Practice & Diploma

Your practice is at your own pace

To learn the tea ceremony, you regularly go to your tea school which is usually at the teacher’s home: It is common for you to practice a series of actions to make tea until you are able to do so naturally. I want to learn manners, I'm interested in art and history of Japan, I like kimono, I want to do tea things and enjoy tea gatherings... The purposes of people who want to learn tea ceremony are varied, but a wide range of knowledge is naturally acquired by accumulative practice. The Kobori-Enshu-ryu has more than seventy kinds of tea ceremonies. Variations of the tea ceremonies are endless depending on the seasons of the year, the structure of tea rooms, the tools used for the ceremony and other factors. Being able to learn all the points and become familiar with the story of the tools, the history, and now to do chaji and chakai, can almost be said to be the goal of learning the tea ceremony. People who received an introduction to our school start from the step by step practices such as the method of bowing, manners in the tea room, the way of folding fukusa (silk wrapper) and chakin (linen cloth), and handling the utensils which serving the tea. According to the degree of proficiency, a diploma is awarded by the head master.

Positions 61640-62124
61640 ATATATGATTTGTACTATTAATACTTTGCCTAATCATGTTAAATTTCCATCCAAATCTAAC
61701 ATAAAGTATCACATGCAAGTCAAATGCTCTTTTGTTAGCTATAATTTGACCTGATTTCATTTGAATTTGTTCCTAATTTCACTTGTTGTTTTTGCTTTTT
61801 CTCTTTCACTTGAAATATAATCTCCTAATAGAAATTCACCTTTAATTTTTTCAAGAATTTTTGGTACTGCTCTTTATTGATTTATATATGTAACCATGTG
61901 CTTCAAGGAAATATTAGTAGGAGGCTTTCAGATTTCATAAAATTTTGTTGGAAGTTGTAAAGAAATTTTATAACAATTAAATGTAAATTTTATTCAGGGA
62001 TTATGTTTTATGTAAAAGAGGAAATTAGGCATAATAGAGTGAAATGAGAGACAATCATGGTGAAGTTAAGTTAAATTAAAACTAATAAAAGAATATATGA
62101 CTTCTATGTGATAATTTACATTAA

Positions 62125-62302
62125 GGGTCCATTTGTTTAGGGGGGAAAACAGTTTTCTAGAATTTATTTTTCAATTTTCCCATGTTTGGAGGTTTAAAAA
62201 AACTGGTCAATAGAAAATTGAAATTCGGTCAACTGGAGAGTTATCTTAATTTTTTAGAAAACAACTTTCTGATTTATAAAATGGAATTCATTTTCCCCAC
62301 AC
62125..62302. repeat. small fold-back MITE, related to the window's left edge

It is possible to obtain the Shihan (teacher) Diploma in about five years, but the average is about ten years. Each diploma is authorized to be issued only by iemoto (the head of the school).

  • Nyu-mon



  • Sho-den



  • Chu-den



  • Oku-den



  • Kai-den



  • Shihan


    Shihan is a permission by iemoto for you to be admitted as a teacher after having mastered all the points. In addition, you can belong to iemoto's study group to learn more deeply the practical manners of tea events.


  • Betsu-den

    (master teacher)